Alternative Uses for War Money

Wouldn't it be interesting if we could magically reassign the money we've wasted giving Iraq to Iran? What would you use it for? I've got my clear favorite: renewable energy generation.

American tax payers will end up with a bill for the Iraq War that is nearing $2 trillion dollars. This does not count the costs that come as direct consequences of the war, and those estimates come in at $3-5 trillion dollars. So let us be generous and base our calculations off a $1.5 trillion dollar cost.

America currently has around 1,075,174 MW of electric production capacity. How close could we get to that magic number with the money we've used to fight this war of choice to secure oil reserves? The answer makes me bitter.

The Pickens Plan is predicated on the type of project he is currently investing in, a wind farm capable of generating 4000MW that will cost $6 billion dollars. With a little math, we see that if you can get 4000MW for $6billion, then you can get 1,000,000MW for $1.5 trillion. That is enough generation capacity from wind alone to completely power the United State's current needs.

Now, of course you couldn't scale Pickens' wind farm that efficiently. It would have to be a combination of projects tailored to their environment. But just like that, BAM, you've cut out all carbon-creating technologies for electricity generation. No coal. No natural gas. No consumption of any resource that isn't constantly renewed by the sun. The guillotine hanging over the neck of civilization itself would be removed. The human race would be free to fritter away the millenia.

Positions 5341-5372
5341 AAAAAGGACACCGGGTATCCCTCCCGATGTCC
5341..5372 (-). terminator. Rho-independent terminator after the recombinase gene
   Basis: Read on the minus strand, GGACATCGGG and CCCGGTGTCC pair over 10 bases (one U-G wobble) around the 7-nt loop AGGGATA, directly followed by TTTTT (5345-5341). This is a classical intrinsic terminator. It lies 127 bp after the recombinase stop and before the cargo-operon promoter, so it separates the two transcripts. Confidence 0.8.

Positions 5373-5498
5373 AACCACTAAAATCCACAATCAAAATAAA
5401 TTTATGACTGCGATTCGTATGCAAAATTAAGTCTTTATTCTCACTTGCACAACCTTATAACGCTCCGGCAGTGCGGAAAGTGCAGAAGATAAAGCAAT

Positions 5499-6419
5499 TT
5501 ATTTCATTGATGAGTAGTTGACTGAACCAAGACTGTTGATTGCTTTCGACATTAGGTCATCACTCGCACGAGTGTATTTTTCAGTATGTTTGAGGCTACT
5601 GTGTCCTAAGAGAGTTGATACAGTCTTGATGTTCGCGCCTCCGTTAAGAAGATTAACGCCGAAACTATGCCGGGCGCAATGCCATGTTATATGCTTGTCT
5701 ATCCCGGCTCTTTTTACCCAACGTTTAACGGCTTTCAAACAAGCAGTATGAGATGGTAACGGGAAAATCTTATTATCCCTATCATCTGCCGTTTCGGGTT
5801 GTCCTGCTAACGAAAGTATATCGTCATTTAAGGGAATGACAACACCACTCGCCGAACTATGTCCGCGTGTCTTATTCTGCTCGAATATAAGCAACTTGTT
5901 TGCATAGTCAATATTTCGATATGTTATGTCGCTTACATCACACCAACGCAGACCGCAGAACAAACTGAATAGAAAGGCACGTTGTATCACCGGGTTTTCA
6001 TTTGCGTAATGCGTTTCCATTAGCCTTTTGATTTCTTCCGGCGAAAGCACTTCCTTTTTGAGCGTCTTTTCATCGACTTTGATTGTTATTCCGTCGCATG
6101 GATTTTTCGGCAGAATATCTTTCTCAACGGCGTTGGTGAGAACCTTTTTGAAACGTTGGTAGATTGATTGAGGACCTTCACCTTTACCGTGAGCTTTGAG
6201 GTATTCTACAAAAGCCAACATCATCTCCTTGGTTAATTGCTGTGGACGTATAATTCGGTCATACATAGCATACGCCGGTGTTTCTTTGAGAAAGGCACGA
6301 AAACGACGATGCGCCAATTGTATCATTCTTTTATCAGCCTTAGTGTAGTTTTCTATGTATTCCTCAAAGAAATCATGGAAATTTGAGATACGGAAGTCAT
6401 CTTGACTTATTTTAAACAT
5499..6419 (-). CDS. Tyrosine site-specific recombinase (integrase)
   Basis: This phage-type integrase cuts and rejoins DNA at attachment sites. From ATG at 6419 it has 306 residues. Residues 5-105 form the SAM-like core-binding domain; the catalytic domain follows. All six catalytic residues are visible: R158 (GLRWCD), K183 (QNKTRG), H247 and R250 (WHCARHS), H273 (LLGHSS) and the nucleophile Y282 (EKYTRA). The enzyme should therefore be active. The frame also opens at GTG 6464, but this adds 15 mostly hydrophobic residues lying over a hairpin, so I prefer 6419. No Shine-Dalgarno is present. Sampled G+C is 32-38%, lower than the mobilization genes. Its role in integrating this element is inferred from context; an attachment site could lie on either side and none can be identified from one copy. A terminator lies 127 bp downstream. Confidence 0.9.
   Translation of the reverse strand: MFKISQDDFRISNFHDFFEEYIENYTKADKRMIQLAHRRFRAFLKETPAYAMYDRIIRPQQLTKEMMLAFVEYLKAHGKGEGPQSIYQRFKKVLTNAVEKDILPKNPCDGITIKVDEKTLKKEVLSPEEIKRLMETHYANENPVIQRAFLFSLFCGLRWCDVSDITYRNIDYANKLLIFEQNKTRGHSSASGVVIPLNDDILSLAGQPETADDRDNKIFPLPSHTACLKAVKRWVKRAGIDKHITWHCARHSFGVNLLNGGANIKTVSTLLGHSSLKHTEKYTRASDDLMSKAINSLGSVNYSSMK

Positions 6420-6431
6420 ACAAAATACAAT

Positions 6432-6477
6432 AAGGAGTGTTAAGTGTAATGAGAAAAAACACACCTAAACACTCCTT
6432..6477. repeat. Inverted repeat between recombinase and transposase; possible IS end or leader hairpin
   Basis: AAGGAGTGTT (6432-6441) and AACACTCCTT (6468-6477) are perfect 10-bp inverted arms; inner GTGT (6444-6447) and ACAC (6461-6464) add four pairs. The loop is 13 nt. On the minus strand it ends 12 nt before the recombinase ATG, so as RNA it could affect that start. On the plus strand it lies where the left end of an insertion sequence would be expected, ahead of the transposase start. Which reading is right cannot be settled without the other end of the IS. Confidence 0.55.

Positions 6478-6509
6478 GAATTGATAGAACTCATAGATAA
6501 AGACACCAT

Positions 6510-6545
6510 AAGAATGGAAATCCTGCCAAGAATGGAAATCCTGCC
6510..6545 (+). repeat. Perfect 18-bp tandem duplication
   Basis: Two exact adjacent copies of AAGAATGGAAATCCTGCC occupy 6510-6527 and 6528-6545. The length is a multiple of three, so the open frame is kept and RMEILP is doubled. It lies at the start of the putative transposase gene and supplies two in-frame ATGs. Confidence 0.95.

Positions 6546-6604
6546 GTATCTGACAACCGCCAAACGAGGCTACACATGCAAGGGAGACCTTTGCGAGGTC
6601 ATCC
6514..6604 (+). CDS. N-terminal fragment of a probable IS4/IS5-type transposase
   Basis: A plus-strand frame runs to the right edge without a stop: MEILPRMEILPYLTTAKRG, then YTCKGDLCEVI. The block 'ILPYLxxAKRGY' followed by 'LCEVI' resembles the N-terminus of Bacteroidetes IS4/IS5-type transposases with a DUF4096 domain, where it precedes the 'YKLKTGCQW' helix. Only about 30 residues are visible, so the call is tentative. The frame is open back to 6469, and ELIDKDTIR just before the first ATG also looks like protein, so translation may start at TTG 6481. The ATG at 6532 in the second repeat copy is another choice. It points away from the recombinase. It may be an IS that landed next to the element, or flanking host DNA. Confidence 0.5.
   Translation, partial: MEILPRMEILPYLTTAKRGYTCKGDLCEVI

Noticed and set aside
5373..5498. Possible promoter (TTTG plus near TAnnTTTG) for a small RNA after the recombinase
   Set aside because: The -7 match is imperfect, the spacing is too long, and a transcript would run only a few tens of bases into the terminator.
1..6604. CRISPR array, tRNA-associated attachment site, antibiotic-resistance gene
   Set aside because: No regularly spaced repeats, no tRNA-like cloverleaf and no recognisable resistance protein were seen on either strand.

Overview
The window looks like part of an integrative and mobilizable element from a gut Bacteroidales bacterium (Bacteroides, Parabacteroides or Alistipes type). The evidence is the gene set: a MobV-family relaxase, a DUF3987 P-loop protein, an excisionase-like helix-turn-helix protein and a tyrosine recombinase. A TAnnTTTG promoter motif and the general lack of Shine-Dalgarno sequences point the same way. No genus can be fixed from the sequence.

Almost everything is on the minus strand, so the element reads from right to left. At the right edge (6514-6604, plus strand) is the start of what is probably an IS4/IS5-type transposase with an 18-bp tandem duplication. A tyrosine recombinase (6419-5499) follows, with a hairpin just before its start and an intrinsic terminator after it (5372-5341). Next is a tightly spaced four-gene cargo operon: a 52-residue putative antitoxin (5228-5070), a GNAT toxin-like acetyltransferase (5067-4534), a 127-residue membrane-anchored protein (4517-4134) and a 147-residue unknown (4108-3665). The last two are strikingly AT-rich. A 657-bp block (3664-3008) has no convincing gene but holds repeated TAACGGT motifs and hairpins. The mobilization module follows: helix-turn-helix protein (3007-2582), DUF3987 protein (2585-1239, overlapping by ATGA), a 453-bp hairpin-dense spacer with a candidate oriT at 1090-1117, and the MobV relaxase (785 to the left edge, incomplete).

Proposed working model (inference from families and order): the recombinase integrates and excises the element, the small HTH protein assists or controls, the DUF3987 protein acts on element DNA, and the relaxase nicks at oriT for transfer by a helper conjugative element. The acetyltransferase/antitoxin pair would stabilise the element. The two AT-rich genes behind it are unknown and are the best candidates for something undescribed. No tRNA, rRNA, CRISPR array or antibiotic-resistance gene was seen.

We should also compare the values given from an existing project for Solar power, the Nevada Solar One generator. For Solar One, 64MW cost $266 million dollars. Therefore, $1.5 trillion dollars is 360,902MW. That's not a full replacement, but it's more than 42% down the road, since 217,756MW of existing capacity is already produced through clean sources.

If this war truly was one to secure oil reserves as part of America's long term grand strategy, then I say it was a poor investment, even given the fever-dreams of success advanced by some of the neoconservatives that are now so clearly out of reach.

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